“There are always two sides to an argument therefore Casey is not necessarily the victim”
Dear “The Age”
I am writing to you today in great concern for your most recent article reporting on the bullying issue of Casey Heynes and Richard Gale. It is of my concern that you demonised, publicly humiliated and made a mockery of whom I know as my son. He definitely is not some evil little brat you seemed to have portrayed him as. I believe that your coverage on the whole situation gave Casey an unfair upper hand on the issue, and it only fuelled the dilemma at the expense of my own son.
As you would know (I would assume), there is always to sides to an argument, and that is clearly not what you have shown in your style of writing. Richard made a brave appearance on last week’s episode of ACA and I could only manage to find a mention of the celebrity Casey’s appearance. You made numerous comments, without fail, of Casey’s brave stand up to bullying and did not even take into consideration the trauma and bigotry my son has been experiencing during the lead up of these events. I cannot say my son is completely innocent, but if the rest of the world was to hear his story, they might also want to think twice about their beloved Casey.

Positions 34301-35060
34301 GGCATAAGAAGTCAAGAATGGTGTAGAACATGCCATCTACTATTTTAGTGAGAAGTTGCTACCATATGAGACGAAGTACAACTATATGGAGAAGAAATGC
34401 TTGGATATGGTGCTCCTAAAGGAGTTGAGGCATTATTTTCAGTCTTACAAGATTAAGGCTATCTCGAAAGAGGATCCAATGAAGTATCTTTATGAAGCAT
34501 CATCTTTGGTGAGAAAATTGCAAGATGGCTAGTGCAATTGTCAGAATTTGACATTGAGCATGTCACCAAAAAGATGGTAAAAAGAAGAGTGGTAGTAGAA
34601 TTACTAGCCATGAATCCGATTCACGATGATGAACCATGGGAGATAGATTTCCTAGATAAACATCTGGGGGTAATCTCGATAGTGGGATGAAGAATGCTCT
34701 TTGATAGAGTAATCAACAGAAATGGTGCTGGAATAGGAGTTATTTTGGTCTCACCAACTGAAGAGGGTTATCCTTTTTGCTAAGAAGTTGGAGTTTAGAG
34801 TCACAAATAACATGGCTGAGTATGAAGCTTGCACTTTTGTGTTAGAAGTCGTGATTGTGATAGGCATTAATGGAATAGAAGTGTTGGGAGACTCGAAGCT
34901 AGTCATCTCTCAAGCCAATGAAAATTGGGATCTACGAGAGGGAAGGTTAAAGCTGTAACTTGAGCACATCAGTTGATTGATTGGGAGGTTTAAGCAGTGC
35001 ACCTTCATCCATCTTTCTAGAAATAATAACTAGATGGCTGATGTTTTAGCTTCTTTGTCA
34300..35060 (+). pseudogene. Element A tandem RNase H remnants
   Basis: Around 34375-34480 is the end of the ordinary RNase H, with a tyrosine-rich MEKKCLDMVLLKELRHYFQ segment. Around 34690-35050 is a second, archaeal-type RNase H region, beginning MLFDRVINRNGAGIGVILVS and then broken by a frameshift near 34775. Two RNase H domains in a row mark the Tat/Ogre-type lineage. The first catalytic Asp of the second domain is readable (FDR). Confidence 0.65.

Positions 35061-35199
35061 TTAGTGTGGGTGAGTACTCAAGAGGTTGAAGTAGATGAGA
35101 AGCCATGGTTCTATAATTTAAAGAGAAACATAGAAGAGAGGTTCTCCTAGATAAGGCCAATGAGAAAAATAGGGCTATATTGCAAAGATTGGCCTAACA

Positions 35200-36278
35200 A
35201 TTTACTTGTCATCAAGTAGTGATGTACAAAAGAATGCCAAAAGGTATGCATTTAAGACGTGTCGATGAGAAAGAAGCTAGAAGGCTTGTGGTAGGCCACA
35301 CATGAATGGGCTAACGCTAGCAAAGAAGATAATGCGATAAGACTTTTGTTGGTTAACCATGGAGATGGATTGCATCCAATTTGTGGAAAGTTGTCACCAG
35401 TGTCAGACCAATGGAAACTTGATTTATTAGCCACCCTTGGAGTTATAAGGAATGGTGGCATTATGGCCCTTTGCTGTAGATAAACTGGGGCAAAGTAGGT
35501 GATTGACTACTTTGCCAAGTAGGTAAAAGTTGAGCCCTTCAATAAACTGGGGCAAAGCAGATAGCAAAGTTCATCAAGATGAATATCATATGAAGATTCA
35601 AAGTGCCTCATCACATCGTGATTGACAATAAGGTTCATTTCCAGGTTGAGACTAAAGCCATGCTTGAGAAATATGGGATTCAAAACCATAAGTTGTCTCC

Richard has not only had to endure hurtful comments via numerous social networking sites such as facebook, twitter and skype. He has also lost many friends due to this incident, one of which was on his side, until (and he told me this) felt amiss supporting Richard as the rest of the world was against him. If one of his supposable friends couldn’t handle the pressure of being a bystander, how do you think my son feels? I would like to consider him strong, as all he had been through, he is still confident enough to come out publicly and apologise. In what instance has Casey made an apology? From a small punch to the gut to a ground slam that could have potentially disabled my son for life. Where is the fairness in that?...
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